Jeremy KeithMaking websites. Writing books. Speaking at conferences. Living in Brighton. Working at Clearleft. Playing music. Taking photos. Answering email.
Journal 2344 Links 6268 Articles 66 Notes 2768
Friday, December 9th, 2016
Some really great CSS tips from Rich on sizing display text for multiple viewports.
( And, yes, we are hiring http://clearleft.com/is/hiring )
Stop me if you’ve heard this one before…
You’ve just followed a link to a cool-sounding new resource that one of your friends has recommended. Now you’re reading about how this could help you in your day-to-day work on the web. You excitedly click through to the documentation where the installation instructions are laid out before you. That’s when your heart sinks. “This is moon language!” you cry.
You are not alone. I don’t just mean that there are many of us who feel the same way. I mean you are literally not alone. You have Remy with you. He will be your guide.
I’ll be keeping this book close to hand when I’m navigating the intimidating dark depths of the Command Line Interface. But this isn’t a reference book. It’s more like a self-help book. This book will help me—and you—become a more efficient developer, better equipped to battle moon language. “It’s a UNIX system”, you’ll whisper. “I know this!”
Having read this book, I now have one question I ask myself before I confront an inevitable task on the command line: What Would Remy Do?
When it comes to the command line, WWRD will serve you in good stead (Warning: when it comes to just about any other aspect of your daily life, WWRD will almost certainly be disastrous).
What Would Remy Do? The answers lie within these pages…
Thursday, December 8th, 2016
Remy wants to be able to apply progressive enhancement to React: server-side and client-side rendering, sharing the same codebase. He succeeded, but…
In my opinion, an individual or a team starting out, or without the will, aren’t going to use progressive enhancement in their approach to applying server side rendering to a React app. I don’t believe this is by choice, I think it’s simply because React lends itself so strongly to client-side, that I can see how it’s easy to oversee how you could start on the server and progressive enhance upwards to a rich client side experience.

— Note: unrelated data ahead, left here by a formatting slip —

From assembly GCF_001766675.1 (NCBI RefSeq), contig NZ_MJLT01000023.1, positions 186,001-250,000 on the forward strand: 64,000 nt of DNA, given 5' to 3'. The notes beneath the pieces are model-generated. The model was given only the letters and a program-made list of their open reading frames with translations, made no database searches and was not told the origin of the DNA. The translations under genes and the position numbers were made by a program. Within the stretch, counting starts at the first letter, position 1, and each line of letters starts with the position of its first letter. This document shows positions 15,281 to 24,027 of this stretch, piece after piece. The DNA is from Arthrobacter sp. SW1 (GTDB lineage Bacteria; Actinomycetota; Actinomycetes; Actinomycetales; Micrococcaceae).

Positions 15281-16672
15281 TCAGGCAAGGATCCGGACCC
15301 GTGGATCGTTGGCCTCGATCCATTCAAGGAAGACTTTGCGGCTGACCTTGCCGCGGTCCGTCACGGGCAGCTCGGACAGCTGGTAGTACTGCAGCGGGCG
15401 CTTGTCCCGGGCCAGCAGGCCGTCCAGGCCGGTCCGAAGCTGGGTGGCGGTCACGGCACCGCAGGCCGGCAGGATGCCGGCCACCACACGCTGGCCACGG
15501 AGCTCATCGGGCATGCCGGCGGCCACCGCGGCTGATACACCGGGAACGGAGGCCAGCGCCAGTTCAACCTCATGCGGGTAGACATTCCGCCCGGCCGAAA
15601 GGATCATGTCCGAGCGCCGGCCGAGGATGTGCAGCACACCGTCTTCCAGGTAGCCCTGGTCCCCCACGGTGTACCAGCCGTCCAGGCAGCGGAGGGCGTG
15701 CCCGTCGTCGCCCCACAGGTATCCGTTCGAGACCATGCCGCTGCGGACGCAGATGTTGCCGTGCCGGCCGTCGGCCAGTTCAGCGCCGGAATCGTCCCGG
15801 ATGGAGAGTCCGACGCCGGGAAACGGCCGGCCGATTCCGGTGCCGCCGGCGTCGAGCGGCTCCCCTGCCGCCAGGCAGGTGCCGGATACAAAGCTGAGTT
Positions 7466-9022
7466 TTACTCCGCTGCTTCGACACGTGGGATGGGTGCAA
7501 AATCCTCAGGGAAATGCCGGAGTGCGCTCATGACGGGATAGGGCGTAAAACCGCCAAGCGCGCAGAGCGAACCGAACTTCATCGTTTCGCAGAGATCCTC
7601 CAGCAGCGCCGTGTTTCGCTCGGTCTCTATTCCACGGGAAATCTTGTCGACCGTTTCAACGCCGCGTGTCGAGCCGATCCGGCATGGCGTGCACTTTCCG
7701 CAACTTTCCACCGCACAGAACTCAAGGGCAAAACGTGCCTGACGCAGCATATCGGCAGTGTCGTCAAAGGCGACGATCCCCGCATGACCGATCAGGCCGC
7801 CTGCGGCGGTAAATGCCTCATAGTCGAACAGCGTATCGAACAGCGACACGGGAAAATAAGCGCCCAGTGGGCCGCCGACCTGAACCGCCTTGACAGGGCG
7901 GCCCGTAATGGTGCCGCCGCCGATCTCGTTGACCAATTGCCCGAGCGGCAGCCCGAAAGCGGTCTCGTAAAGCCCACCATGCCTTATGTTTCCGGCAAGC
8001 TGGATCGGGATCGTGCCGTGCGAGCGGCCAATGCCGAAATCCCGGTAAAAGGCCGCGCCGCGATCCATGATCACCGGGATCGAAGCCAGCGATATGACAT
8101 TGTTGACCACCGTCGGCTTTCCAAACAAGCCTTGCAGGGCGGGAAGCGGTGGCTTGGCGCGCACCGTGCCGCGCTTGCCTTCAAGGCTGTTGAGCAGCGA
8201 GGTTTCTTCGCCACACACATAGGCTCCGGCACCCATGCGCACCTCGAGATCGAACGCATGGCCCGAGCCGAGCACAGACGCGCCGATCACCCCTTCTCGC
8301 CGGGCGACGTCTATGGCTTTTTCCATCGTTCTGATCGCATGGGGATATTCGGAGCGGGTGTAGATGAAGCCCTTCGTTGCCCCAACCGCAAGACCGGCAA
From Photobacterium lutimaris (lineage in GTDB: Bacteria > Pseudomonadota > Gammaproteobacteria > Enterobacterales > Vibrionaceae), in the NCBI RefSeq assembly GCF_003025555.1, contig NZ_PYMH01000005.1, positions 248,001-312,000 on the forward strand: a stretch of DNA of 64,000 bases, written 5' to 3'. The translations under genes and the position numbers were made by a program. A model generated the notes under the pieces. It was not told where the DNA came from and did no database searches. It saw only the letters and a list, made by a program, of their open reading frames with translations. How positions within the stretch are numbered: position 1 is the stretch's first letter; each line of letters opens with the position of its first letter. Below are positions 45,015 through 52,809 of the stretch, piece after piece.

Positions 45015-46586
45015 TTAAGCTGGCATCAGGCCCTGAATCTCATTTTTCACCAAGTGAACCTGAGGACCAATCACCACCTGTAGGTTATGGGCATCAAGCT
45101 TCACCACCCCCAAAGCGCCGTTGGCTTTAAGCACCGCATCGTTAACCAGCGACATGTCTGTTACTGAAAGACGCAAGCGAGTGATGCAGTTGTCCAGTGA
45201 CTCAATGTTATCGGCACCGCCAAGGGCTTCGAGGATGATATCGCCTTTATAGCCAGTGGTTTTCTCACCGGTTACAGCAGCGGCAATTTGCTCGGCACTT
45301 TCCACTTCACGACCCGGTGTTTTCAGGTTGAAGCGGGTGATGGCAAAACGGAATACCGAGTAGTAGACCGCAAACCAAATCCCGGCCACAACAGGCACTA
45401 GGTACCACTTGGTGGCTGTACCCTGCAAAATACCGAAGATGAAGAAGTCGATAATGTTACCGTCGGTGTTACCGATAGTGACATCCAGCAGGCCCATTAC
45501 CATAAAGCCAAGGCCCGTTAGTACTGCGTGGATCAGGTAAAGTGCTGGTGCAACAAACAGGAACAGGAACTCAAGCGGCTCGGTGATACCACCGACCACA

I’m hopeful that future iterations of React will make this a smoother option.
I really, really like Heydon’s framing of inclusive design: yes, it covers accessibility, but it’s more than that, and it’s subtly different to universal design.
He also includes some tips which read like design principles to me:
- Involve code early
- Respect conventions
- Don’t be exact
- Enforce simplicity
Come to think of it, they’re really good design principles in that they are all reversible i.e. you could imagine the polar opposites being design principles elsewhere.
Jason talks through the service worker strategy for his company website.
Wednesday, December 7th, 2016
Cennydd enumerates what design sprints are good for:
- generating momentum,
- highlighting the scope of the design process,
- developing the team, or
- provoking core product issues.
And also what they’re not so good for:
- reliable product design,
- proposing sophisticated user research,
- answering deep product-market fit questions, or
- getting the green light.
This philosophy doesn’t apply to every website out there, but it sure as hell applies to a lot of them.
Eric is excited about the imminent arrival of grid layout in browsers. And after reading the answers to these sure-to-be-frequently asked questions, you’ll be excited too!
This is a wonderful service! Handcrafted artisanal passwords made with a tried and trusted technique:
You roll a die 5 times and write down each number. Then you look up the resulting five-digit number in the Diceware dictionary, which contains a numbered list of short words.
That’s the description from the site’s creator, Mira:
Please keep in mind when ordering that I am a full-time sixth grade student with a lot of homework.
She’s the daughter of Julia Angwin, author of Dragnet Nation.
Software is politics, because software is power.
The transcript of a tremendous talk by Richard Pope.
The Robot Life Survey is an alternative-history from design company After the flood, where mechanical intelligence is discovered by man, noted and painted for posterity and science.